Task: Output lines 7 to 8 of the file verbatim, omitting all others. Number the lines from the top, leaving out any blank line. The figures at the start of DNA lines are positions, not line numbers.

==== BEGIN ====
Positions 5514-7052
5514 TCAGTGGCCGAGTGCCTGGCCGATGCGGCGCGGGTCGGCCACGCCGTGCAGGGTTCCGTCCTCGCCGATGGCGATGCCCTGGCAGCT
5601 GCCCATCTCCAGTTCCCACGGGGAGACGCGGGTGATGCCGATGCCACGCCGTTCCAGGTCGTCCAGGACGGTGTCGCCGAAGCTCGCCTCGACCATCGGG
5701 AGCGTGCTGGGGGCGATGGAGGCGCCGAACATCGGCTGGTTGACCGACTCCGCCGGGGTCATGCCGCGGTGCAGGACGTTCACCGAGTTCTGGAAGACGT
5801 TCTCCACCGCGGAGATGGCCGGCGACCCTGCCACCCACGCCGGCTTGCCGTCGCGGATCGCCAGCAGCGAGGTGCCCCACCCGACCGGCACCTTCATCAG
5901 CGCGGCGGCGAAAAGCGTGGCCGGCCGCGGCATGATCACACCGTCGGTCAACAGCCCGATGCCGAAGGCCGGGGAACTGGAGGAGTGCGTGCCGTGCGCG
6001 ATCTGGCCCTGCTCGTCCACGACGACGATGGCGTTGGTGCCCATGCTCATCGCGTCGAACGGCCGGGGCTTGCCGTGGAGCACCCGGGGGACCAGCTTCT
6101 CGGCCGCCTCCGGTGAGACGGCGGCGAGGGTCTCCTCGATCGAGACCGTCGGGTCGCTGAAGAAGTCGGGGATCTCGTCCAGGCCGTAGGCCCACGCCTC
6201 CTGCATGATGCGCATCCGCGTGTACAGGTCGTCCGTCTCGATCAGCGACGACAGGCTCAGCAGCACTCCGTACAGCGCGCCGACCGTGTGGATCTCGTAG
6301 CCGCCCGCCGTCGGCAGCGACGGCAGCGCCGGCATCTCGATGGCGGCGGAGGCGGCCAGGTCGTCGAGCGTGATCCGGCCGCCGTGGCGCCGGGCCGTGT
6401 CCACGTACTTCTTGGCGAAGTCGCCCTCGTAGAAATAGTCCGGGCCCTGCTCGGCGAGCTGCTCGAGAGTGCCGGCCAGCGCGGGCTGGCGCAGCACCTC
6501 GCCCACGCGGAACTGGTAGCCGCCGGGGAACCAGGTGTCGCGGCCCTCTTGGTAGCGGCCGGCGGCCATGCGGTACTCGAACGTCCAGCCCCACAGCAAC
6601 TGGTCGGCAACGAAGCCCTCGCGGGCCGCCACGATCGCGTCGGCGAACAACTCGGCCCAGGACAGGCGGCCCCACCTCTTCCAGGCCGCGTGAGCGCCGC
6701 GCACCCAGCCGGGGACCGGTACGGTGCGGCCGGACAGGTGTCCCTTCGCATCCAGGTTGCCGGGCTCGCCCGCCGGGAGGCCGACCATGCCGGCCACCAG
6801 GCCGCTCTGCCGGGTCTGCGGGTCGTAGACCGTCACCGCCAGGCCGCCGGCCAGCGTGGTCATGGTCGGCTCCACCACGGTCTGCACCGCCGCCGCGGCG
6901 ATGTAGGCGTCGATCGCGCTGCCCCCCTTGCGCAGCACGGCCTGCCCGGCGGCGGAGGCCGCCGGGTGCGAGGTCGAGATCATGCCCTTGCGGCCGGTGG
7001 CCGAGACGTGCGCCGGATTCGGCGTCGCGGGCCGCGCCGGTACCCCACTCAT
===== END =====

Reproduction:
6001 ATCTGGCCCTGCTCGTCCACGACGACGATGGCGTTGGTGCCCATGCTCATCGCGTCGAACGGCCGGGGCTTGCCGTGGAGCACCCGGGGGACCAGCTTCT
6101 CGGCCGCCTCCGGTGAGACGGCGGCGAGGGTCTCCTCGATCGAGACCGTCGGGTCGCTGAAGAAGTCGGGGATCTCGTCCAGGCCGTAGGCCCACGCCTC